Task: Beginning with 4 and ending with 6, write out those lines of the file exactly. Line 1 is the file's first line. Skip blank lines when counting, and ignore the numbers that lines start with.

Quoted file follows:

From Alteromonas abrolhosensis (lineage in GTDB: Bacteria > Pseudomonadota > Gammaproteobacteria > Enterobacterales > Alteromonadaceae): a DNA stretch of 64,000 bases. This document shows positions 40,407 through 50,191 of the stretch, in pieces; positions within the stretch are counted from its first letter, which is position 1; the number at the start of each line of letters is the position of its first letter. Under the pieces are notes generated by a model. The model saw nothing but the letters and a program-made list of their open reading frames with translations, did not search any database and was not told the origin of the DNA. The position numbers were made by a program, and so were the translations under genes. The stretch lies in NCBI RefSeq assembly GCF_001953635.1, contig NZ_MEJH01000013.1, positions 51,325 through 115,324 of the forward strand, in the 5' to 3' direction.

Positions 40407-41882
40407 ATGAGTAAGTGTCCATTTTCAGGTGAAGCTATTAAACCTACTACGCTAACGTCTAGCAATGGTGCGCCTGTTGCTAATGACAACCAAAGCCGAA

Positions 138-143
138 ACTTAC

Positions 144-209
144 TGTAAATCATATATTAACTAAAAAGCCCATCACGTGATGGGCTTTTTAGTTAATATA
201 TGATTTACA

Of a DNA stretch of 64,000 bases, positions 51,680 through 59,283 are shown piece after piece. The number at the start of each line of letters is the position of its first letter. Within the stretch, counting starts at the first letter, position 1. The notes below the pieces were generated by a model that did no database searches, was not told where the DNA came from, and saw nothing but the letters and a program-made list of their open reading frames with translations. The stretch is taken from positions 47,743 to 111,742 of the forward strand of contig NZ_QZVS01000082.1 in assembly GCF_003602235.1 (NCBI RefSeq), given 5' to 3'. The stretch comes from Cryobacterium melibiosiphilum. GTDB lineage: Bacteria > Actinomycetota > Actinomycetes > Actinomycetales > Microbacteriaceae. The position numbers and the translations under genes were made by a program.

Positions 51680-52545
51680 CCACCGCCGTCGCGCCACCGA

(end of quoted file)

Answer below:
Positions 138-143
138 ACTTAC

Positions 144-209